On Christmas, You Should Always Know Who You're Dealing With
You see, children are smart that way. They notice things.
At some point in their young lives, they will begin to wonder how Santa appears 12 times within a three-mile radius.
They will find it curious that Santa is "jolly" at the mall and emaciated on the street corner, his baggy, velveteen pants sagging to his boots.
They'll notice his beard is synthetic or askew on his face, or that his lisp is disturbingly similar to the choir director's.
They'll see him take off in a Cadillac.
With each passing year, the doubts creep in. I know I was only 16 or 17 when I started wondering if the ol' guy was real.
As parents, what do we say? I am all for an open and honest response.
Tell your children, "Because that Santa is a big, fat fake!"
Explain to your kids that there is a real Santa, and they will know him when they see him.
Last weekend, he was spotted at Possum Run Greenhouse.
Santa was poised among the poinsettias and ficus trees, gently receiving children of all ages. He was the perfect amount of jolly, with an authentic beard and the magical twinkle in his eyes.
"Santa," I asked, "Have you been reading my column?"
"Oh, yes," he replied, "I especially liked the one about the Thanksgiving ham."
He asked me, "Have you been good?"
"Of course I've been good," I said. "You do remember my father?"
He reflected for just a moment.
"Ah, yes, you are the daughter of The Thumper."
Indeed, I am. And to think it took only 50 years and 100 hours of therapy to say it out loud.
My father, a proud graduate of Ohio University, wore a class ring on his right hand. It reflected his memories and accomplishments, a sense of belonging.
It was big and heavy, with a black onyx center stone, the perfect instrument to keep his children in line. Any inclination of acting out, my brothers and I were privy to a thump on the head.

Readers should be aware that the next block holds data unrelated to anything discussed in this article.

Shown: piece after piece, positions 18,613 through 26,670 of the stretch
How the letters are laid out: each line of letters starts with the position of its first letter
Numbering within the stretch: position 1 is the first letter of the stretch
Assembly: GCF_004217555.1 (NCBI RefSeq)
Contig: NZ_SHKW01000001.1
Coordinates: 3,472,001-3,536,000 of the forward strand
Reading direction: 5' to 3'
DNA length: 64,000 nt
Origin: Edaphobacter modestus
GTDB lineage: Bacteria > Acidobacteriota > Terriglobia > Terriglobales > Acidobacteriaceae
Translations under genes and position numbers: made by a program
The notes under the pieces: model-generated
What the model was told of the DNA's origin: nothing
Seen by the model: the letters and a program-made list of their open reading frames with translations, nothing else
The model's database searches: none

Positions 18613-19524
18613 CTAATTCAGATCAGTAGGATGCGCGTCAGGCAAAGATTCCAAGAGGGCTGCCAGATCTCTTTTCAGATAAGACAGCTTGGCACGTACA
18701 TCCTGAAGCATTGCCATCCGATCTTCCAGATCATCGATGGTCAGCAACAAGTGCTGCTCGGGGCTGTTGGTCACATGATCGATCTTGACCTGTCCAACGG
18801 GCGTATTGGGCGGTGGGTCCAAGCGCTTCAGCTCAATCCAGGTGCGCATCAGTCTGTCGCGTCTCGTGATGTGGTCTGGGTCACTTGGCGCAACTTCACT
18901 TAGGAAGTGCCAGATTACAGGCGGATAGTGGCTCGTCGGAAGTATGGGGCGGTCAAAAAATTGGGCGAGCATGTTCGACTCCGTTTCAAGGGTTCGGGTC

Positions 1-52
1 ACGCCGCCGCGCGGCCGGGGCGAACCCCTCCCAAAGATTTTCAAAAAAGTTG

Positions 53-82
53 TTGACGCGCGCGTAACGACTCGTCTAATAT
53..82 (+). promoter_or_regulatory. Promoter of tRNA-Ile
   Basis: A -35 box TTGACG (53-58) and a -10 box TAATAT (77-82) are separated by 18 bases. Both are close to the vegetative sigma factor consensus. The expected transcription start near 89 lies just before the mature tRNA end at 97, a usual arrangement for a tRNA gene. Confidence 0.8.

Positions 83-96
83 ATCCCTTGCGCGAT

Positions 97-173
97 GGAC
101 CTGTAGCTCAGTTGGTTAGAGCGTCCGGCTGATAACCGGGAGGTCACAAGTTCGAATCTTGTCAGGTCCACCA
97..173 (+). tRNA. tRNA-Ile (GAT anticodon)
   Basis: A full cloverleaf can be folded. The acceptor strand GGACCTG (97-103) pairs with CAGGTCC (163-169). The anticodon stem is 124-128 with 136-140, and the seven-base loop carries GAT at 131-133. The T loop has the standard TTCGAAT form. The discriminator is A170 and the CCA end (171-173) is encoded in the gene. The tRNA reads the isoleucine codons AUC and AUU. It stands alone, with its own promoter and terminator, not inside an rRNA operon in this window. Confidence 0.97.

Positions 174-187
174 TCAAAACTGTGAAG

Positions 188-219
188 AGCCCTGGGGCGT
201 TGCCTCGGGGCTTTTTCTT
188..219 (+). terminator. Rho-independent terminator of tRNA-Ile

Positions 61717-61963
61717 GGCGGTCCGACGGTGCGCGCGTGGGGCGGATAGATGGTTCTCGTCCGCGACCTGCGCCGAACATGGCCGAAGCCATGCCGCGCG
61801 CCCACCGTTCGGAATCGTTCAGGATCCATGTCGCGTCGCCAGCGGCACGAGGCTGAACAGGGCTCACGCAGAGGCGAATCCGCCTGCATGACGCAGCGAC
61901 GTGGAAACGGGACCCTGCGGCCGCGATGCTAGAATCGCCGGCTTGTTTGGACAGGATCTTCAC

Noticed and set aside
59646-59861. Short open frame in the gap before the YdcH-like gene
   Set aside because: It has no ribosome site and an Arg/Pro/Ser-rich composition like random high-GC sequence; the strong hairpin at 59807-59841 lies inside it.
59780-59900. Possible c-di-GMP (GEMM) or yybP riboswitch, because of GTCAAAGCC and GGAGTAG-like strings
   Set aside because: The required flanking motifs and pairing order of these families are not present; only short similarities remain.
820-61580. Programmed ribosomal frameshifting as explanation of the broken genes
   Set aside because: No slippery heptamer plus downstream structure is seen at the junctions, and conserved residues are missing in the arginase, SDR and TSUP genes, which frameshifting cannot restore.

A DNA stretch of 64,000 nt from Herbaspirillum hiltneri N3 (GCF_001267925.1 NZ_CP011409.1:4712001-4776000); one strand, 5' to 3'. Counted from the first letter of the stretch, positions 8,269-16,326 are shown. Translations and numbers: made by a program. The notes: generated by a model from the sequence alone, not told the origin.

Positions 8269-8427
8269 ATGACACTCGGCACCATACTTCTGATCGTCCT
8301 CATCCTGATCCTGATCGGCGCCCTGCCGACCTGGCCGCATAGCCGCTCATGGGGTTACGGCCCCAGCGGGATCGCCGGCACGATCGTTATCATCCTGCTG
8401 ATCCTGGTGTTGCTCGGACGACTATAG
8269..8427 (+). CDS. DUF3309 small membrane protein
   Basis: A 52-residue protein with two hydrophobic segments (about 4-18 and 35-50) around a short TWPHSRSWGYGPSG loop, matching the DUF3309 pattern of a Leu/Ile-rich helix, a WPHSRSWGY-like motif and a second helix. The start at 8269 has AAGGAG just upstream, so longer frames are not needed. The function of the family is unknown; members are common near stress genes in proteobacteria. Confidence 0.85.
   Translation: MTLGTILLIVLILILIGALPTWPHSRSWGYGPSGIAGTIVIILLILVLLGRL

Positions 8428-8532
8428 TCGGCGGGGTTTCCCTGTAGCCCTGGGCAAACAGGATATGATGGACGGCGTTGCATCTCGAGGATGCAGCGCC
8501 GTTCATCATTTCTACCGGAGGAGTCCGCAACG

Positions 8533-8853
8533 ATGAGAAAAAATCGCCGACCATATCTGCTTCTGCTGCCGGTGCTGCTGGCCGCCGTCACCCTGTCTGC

I guess you could call it a hard knock life.
One Christmas, my parents drove us to Pittsburgh to shop at Horne's Department Store. We counted Santas on the way there; any sign of him in a yard, a window, or on your side of the street, granted you one point.
We also received the lecture about expected behavior when we got to Horne's. The word was, "You may look, but don't touch."
Horne's displayed a wonderland of trees, with baskets of ornaments adorning their base. It was an open invitation for touch, an irresistible temptation.
My father was disappointed to see his second son sorting through the ornaments, slinging them onto the floor as he dug for treasure.
No words were needed. The Thumper did his deed.
A young boy, with a brush cut like every other boy in the 1960s, turned to face my father, a look of confusion in his eyes.
Or maybe that was neurological damage.
Whatever it was, it was a sign of distress. And, whoever it was, it was not my brother.
The kid ran off to find his own parents, and my father, well, I think he probably ran off, too.
Which just goes to show you, you should always know who you are dealing with.